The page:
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Fertil Steril. 2006 Oct;86(4 Suppl):1097-105. Epub 2006 Sep 1.

In vivo spermatotoxic effect of chromium as reflected in the epididymal epithelial principal cells, basal cells, and intraepithelial macrophages of a nonhuman primate (Macaca radiata Geoffroy).

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  • 1Department of Endocrinology, Dr. ALM Post-Graduate Institute of Basic Medical Sciences, University of Madras, Taramani Campus, Chennai, India.



To understand, through a simulation experiment in a nonhuman primate model, the potential in vivo spermatotoxic toxic effect of hexavalent chromium (CrVI) in men who are occupationally or environmentally exposed to it.


Controlled laboratory study.


Research laboratory in a department of endocrinology in a university in India.


Male bonnet monkey, Macaca radiata Geoffroy.


Monkeys were exposed ad libitum to 100, 200, and 400 ppm CrVI, dissolved in drinking water, for a chronic period of 180 days.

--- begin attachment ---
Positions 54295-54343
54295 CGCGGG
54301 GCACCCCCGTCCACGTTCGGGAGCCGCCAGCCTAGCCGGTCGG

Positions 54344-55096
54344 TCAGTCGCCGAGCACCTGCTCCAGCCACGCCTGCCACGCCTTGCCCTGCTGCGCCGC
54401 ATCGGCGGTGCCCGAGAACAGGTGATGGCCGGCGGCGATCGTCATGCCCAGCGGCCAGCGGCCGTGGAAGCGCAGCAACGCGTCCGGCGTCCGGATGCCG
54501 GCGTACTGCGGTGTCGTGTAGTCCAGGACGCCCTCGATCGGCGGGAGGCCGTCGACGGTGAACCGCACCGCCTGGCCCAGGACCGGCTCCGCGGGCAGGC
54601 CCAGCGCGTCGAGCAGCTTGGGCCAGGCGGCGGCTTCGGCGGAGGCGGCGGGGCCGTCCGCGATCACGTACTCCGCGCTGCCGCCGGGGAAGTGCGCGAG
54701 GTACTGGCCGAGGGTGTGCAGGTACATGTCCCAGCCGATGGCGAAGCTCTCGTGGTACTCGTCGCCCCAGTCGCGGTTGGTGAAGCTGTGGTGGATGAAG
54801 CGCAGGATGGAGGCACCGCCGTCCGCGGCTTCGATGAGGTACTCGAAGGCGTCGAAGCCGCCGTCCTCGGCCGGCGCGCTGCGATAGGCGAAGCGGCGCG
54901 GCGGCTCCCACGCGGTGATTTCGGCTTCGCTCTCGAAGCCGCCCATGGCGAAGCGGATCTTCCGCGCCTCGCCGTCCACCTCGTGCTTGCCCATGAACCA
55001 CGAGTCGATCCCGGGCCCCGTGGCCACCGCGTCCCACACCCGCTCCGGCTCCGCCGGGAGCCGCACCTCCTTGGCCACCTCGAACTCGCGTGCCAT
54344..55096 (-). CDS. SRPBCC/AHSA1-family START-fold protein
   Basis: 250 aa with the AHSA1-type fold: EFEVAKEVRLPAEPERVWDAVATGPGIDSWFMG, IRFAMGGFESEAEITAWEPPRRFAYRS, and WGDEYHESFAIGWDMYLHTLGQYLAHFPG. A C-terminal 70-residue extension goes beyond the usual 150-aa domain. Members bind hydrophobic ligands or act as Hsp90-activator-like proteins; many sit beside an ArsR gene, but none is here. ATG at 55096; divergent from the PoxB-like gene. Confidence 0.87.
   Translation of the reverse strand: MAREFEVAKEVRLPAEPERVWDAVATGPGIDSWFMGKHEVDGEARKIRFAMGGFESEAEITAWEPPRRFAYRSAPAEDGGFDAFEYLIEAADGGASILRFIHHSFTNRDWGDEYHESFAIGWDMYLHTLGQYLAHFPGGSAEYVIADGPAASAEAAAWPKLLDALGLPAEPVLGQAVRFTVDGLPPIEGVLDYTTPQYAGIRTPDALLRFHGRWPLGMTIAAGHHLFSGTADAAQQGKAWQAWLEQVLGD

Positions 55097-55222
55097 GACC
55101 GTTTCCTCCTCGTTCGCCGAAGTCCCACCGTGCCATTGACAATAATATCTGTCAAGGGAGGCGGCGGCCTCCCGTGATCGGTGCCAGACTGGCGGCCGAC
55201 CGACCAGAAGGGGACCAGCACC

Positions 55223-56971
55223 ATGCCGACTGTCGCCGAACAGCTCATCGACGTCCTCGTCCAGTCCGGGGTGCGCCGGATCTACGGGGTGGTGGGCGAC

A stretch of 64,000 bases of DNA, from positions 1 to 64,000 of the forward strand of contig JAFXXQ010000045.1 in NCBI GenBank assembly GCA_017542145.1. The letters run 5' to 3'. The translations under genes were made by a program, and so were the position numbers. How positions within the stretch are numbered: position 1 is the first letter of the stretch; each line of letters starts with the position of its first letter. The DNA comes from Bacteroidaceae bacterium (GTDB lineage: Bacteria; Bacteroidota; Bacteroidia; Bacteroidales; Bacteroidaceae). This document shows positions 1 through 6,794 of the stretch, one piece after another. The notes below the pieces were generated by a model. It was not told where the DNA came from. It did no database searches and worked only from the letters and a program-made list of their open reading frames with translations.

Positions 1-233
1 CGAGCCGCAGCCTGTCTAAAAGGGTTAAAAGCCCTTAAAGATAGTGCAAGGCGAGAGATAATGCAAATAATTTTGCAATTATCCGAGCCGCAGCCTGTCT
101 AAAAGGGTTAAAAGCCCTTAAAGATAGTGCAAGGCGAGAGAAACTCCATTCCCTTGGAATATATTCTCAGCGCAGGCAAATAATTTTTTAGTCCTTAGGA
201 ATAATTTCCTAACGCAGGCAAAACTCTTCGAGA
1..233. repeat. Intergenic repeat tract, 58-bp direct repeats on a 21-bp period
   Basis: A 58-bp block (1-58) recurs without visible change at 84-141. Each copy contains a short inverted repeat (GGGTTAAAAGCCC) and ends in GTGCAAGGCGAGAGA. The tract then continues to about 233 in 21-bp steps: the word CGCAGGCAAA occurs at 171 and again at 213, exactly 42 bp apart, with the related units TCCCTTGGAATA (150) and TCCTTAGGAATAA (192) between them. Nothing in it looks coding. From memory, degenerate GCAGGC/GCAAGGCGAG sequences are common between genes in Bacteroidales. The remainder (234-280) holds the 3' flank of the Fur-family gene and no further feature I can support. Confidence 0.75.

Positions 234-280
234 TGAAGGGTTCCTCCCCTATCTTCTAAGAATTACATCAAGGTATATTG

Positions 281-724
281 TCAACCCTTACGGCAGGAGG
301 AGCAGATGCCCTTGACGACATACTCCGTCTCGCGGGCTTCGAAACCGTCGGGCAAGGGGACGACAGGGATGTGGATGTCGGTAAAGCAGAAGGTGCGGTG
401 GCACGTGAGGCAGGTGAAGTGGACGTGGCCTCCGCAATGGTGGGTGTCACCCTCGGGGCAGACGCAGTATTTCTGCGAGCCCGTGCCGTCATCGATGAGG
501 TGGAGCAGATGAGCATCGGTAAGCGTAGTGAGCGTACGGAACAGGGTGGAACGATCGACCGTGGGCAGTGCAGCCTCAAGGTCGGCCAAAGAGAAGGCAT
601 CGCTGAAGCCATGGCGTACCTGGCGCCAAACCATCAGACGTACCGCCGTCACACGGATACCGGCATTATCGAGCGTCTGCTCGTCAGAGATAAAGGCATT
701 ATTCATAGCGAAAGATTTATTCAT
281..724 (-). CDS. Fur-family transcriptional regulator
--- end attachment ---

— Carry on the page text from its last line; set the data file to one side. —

Examination of epididymis with a transmission electron microscope and assessment of the effect of CrVI in terms of accumulation of sperm-derived lipofuscin (LF) material in the principal cells, basal cells, and intraepithelial macrophages of the epithelium.


The abundance of basal cells and intraepithelial macrophages and the content of LF material in these cell types increased. The principal cells phagocytosed from the lumen the dead sperm resulting from CrVI exposure and processed them partially into LF material, which was acquired by the basal cells and intraepithelial macrophages and processed further. The LF material-laden basal cells and intraepithelial macrophages appeared to leave the epithelium, accompanied by recruitment of fresh basal cells and intraepithelial macrophages.


Occupational or environmental exposure to CrVI, as would occur in the tannery, soap, and other industries in developing and underdeveloped countries, can be toxic in vivo to spermatozoa.

[PubMed - indexed for MEDLINE]
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